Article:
How frequently is PAD asymptomatic? A study from admissions to a general hospital.

Published by Christian Trygstad on

A common question asked about PAD is, what percentage of people that have PAD are asymptomatic, or not displaying some of the classic symptoms of PAD, such as pain when walking (intermittent claudication)? 

One study indicates that the percentage of those with PAD who are asymptomatic could be quite high.

The study consisted of 990 patients, with a mean age of 65 years. The study population was 52% women, 48% men, and were patients who had been treated at a general-care hospital for various diseases.

Based on case histories, those with symptomatic PAD consisted of 6% of the study population. Of the remaining 931 patients, all were assessed for PAD, and found that 44% of those without symptomatic PAD, had PAD without reported symptoms (asymptomatic PAD).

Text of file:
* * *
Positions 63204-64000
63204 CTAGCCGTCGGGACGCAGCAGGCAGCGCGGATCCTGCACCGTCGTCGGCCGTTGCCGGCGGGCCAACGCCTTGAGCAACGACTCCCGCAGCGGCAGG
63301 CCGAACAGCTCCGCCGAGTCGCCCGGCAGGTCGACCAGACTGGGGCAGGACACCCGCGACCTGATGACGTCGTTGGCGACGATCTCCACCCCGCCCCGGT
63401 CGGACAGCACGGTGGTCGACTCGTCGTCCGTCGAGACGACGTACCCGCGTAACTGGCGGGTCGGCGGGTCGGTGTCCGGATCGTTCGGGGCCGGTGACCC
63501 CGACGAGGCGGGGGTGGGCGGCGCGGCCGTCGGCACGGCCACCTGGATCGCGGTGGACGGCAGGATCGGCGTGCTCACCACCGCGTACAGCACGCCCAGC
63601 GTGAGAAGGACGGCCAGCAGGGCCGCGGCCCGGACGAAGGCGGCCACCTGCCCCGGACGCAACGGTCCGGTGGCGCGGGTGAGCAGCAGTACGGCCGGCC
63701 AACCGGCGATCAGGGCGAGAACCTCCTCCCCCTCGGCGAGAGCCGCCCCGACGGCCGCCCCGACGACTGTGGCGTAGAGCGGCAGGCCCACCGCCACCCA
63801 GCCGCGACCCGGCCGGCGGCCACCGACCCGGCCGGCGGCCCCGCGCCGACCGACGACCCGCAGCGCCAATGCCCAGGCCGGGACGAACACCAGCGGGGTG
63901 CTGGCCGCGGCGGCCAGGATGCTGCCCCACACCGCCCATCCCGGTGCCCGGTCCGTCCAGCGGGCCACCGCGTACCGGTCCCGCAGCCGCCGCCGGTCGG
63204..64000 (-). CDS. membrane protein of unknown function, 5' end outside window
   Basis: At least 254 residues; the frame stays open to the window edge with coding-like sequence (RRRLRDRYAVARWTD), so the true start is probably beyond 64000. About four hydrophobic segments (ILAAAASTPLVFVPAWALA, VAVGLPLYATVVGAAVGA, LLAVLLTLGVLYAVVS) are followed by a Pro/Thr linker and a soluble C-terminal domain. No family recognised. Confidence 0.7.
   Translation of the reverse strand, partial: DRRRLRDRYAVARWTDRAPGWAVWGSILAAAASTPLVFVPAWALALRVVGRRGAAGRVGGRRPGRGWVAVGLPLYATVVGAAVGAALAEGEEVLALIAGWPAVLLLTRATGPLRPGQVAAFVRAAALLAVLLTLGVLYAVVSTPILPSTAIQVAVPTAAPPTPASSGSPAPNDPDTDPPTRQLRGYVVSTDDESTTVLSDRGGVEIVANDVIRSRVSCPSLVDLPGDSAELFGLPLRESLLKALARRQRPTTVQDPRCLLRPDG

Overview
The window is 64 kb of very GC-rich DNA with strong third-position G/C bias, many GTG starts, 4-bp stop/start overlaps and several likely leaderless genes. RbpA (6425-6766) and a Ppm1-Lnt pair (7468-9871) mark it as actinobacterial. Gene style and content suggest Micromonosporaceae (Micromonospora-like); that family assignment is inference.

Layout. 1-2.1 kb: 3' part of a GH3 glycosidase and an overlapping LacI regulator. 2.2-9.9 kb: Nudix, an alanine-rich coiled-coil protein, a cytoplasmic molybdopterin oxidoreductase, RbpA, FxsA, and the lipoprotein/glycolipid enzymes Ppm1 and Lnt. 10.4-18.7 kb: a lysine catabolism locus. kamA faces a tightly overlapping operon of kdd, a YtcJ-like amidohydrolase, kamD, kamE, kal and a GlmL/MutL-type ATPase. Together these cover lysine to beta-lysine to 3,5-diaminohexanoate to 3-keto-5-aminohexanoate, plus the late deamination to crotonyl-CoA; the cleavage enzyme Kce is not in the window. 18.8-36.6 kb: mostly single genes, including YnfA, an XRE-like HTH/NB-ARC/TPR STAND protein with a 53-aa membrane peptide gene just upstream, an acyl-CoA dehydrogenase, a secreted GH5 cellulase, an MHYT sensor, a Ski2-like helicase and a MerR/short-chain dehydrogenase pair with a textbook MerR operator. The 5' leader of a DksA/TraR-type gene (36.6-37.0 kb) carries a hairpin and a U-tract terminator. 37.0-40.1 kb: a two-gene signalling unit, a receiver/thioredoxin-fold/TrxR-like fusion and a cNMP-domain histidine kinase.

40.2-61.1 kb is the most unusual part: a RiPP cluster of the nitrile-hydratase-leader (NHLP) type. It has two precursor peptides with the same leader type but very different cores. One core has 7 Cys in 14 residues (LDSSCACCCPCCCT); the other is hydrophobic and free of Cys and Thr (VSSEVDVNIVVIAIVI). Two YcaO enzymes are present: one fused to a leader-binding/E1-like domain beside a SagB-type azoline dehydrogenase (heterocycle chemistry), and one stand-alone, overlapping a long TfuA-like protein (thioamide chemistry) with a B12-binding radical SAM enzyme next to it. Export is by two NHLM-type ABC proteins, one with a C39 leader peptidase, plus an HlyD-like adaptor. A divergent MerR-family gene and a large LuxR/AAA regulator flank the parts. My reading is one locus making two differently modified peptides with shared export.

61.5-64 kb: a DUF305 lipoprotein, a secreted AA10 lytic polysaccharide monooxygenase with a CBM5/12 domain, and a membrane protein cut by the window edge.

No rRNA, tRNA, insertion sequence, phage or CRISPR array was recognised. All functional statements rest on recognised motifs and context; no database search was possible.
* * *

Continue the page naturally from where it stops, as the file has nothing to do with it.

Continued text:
What is widely known about peripheral artery disease (PAD), is that patient outcomes are improved through early detection and intervention, but frequently, PAD is asymptomatic at the beginning of the progression of this chronic condition. 

Results from this study further confirms that screening at-risk patient populations for PAD can uncover many cases of asymptomatic PAD, enabling the early management of the disease.